I Demand The Witch Doctor, Not You!
September 1st, 2011 by INMED
“The kid’s been seizing for an hour, but the dad won’t let us give anything. No drugs, no oxygen. This kid’s gonna die!” The paramedic’s speech was pressured. “He’s turning blue and the convulsions have not stopped since I picked them up in the shopping center parking lot. What else could I do?”
The ambulance had just screeched to a stop in front of the urban emergency department where I was on duty. Summoned to the driveway, I saw the paramedic fling open the rig’s back door, revealing a dark-skinned man in his thirties clutching a preschooler. Initially limp and lifeless, the child suddenly began twitching his hands. The force grew stronger, encompassing his upper arms and shoulders. His thighs began jerking violently, and his back arched into a wicked contortion. The father struggled to maintain the child on his lap.
He glared at me, “No white man medicine can help my child! He is afflicted by a dark spirit. It must be expelled by, how you say, a witch doctor.” The father’s gaze was cutting, and he continued with a heavy accent. “You know NOTHING of spirit world. How could you help? I demand the witch doctor, not you!”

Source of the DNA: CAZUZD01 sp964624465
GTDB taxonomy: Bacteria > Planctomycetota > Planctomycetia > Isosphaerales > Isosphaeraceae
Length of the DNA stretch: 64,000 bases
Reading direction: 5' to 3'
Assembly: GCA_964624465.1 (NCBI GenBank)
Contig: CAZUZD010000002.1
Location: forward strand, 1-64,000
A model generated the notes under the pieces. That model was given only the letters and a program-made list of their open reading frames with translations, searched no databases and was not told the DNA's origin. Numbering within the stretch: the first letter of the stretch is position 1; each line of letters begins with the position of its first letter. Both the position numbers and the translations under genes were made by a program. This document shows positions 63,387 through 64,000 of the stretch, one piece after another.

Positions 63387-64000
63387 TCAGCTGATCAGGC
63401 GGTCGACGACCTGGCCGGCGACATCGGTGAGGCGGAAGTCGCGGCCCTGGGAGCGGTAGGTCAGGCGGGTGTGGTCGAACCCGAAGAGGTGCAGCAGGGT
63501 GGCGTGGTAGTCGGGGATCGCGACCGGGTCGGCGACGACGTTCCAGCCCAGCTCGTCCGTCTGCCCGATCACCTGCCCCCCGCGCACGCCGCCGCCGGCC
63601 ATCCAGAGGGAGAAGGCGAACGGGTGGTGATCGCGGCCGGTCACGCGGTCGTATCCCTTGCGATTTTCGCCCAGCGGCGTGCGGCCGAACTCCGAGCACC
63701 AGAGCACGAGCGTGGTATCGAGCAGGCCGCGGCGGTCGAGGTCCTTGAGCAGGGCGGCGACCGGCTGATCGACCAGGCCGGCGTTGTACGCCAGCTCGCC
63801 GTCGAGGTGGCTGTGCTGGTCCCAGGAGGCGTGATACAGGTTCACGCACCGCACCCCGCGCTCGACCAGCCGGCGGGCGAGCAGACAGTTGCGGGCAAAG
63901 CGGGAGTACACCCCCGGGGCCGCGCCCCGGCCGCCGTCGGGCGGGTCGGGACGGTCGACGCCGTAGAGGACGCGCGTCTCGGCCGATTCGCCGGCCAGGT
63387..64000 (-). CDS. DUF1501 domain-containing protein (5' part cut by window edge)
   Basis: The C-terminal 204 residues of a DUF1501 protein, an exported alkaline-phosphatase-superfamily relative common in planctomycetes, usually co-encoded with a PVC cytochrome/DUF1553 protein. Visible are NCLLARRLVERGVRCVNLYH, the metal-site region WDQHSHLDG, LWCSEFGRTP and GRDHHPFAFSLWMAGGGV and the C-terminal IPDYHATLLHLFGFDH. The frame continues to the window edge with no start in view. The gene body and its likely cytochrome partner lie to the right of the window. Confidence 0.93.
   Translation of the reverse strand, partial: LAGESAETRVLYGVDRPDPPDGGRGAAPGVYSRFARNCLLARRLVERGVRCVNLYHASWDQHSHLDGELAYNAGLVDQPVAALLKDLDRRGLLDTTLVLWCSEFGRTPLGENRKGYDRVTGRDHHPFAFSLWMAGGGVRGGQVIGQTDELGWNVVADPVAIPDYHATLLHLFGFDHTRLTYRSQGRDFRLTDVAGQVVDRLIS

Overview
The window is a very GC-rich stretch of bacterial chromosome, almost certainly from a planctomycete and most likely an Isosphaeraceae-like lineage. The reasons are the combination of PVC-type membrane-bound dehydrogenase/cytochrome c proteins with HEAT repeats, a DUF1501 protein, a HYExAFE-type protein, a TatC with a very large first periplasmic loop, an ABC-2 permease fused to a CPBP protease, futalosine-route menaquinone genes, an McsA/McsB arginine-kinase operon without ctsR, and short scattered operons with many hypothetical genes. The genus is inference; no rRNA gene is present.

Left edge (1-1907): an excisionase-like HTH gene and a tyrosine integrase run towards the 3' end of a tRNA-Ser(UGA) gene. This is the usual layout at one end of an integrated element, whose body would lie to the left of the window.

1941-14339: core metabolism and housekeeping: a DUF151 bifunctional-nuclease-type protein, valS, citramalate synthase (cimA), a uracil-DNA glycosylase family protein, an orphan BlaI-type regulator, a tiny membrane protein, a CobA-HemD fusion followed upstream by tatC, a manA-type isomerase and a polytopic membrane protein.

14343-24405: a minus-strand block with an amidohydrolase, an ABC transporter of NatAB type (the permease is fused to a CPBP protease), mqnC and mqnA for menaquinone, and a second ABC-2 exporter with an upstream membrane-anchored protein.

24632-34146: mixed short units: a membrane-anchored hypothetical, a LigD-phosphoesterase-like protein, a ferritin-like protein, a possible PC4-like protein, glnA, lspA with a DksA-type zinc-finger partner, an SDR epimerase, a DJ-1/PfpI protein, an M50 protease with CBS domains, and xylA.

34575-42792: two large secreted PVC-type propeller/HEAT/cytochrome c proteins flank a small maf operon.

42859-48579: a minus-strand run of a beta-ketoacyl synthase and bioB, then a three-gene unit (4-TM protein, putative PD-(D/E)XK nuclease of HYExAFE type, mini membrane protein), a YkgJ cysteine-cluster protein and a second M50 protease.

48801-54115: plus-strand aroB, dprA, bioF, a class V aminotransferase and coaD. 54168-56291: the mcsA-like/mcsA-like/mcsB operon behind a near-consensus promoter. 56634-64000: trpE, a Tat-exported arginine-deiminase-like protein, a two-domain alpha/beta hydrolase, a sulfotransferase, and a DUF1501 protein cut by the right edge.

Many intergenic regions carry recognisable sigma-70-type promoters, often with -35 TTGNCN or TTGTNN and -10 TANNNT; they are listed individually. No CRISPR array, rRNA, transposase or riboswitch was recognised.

Conflicting views over health and healing are especially common when we care for people of dissimilar cultures. When crisis strikes, the resulting peril can be especially grave. What’s the allure of witch doctors and other traditional healers? For one, they usually prescribe “natural” treatments that seem less invasive, including herbal medicine, nutritional therapy, and physical therapeutics. It is no wonder that even ‘modern people’ continue to seek out such elements of care.
Traditional healing is also attractive because it often seems more holistic and integrated with one’s local culture. The book The Spirit Catches You and You Fall Down “For the Hmong people of Southeast Asia medicine was religion. Religion was society. Society was medicine… In fact, the Hmong view of healthcare seems precisely the opposite of the prevailing American approach, in which the practice of medicine has fissioned into smaller and smaller sub-specialties – isolated from society as a whole.”
I climbed into the back of the ambulance, positioning myself next to the reluctant father and jerking child. I inquired in an empathetic tone, “Do you known a traditional doctor among your people?”
The father seemed cautiously intrigued. “Yes, he is foreigner like us.”
“Then please allow me to treat your child,” I suggested, “while we also summon this healer to come to your son’s aid here at the hospital.”
The father seemed relieved and relented. “You still know nothing of my people, but our doctor, he can teach you.”
Iraqis, Indians, Romanians, Phillippinos, Africans… How can we provide quality care to those like this father and son whose view of healing contrasts so greatly? Let’s begin by extending an invitation to learn from them.